What Home Inspectors Don't Notice
Buyers face big expenses when they don't discover these common problems before they move in
Mice, mold, and leaking bathtubs are among the last discoveries home buyers want to make after moving into a new home. But that's exactly what a client of
Home inspections, it turns out, are much more limited than many first-time buyers realize. "The purpose of a home inspection is to look for material defects of a property -- things that are unsafe, not working, or that create a hazard," explains
What home inspectors don't do, in addition to harnessing psychic powers, is test for environmental safety, such as lead in the paint or radon in the air, although they might recommend that the potential buyer do so. Inspectors can also overlook mold or vermin, if evidence of their existence is hidden behind floorboards or otherwise obscured. Nor do they examine more pedestrian child-safety issues, such as how easy it is to get into cabinets or fall down staircases. And most inspectors lack specific expertise in pool safety, one of the biggest risks for young children.
That means buyers not only need to take matters into their own hands -- they should also budget for unexpected expenses that pop up post-purchase. Here are five ways to eliminate, or at least mitigate, those surprise costs:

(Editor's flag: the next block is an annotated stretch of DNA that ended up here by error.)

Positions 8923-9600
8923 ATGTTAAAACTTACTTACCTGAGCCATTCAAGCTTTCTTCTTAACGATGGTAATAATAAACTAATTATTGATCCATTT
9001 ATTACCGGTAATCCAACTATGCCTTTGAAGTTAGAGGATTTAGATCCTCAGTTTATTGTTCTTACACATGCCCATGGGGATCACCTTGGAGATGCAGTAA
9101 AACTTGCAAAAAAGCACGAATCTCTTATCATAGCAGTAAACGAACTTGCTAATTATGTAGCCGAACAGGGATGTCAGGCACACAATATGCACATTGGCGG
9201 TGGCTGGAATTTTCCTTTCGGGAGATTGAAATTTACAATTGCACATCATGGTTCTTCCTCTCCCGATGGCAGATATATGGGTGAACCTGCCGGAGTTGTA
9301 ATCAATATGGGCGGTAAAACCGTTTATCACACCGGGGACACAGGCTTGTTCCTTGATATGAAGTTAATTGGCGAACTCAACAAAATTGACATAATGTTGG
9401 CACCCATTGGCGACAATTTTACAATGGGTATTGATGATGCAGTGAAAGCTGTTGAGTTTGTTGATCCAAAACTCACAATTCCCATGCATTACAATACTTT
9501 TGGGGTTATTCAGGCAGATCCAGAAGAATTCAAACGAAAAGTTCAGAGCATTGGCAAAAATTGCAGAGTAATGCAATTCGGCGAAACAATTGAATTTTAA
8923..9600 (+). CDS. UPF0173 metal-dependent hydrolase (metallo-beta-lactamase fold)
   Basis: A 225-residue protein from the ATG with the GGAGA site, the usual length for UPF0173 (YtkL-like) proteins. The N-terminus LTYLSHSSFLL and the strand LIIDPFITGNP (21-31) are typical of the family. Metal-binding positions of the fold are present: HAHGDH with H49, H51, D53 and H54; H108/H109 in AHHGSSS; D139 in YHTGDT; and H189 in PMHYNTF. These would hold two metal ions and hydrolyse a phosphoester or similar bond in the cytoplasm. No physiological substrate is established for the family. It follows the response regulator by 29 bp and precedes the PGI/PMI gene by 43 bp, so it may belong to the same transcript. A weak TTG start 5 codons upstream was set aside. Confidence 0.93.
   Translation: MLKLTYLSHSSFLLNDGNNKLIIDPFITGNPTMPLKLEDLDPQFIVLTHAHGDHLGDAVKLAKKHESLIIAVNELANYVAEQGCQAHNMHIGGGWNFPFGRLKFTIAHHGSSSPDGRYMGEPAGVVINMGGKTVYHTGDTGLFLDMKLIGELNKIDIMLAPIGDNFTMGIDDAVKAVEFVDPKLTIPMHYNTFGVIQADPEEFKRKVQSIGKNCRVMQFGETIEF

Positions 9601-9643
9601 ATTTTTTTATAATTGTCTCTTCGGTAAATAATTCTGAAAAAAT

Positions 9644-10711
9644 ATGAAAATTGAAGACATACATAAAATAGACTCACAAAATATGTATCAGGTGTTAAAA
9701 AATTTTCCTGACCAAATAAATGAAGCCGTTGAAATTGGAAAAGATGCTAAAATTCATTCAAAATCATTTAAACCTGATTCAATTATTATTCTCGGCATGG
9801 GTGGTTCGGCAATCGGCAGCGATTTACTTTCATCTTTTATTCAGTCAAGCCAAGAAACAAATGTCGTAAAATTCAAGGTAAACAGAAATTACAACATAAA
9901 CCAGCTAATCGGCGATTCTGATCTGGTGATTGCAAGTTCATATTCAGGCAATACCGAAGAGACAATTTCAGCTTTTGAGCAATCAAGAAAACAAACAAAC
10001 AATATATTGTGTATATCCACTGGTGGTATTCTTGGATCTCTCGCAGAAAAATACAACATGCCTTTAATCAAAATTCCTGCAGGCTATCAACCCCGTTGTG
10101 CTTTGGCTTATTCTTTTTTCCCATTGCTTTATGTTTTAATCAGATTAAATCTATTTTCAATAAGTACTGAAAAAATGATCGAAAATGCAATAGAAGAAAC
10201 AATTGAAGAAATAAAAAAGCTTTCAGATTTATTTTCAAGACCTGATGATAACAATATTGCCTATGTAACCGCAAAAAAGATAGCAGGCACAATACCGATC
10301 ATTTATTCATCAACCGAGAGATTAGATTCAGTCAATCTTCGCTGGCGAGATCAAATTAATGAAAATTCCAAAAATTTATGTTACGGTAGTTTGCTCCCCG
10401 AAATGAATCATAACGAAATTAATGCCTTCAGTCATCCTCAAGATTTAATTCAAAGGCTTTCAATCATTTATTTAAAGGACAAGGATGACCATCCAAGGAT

1. Interview your home inspector.
Many buyers, especially first-timers, accept their real estate agent's recommendation for a home inspector. After all, how different could two inspectors be? Very different, it turns out. "The value an inspector brings is his knowledge, and not every inspector is as educated as the next one," says
Niles says buyers should ask potential inspectors how much experience they have, whether they get on the roof of the home, and whether they have particular expertise in child safety, environmental-friendliness, or any other special concerns. If the property has a pool, the inspector should have specific knowledge and experience about pool safety.
2. Look for common hazards.
Older homes often have outdated railings, with spaces so wide that babies and toddlers can crawl through them. "Back in the '50s, the space between railings was over six inches. An infant can crawl through that and fall down. Now, the rule is four inches," says Salomon. Backyard pools should be enclosed by gates that are at least six feet tall with self-closing hinges and latches at least 54 inches off the ground, out of reach of young children.
Home inspectors generally don't test for environmental toxins such as lead paint, asbestos, and radon, all of which pose significant risks and can be costly to remove, although they might point out that homes are at risk for such dangers. Homes built before 1978, for example, often contain lead, and nine-by-nine floor tiles in basements are likely to contain asbestos.
If buyers are aware of these toxins before closing, they can ask the seller to pay for all or some of the abatement, containment, or removal costs. A radon system, for example, can cost around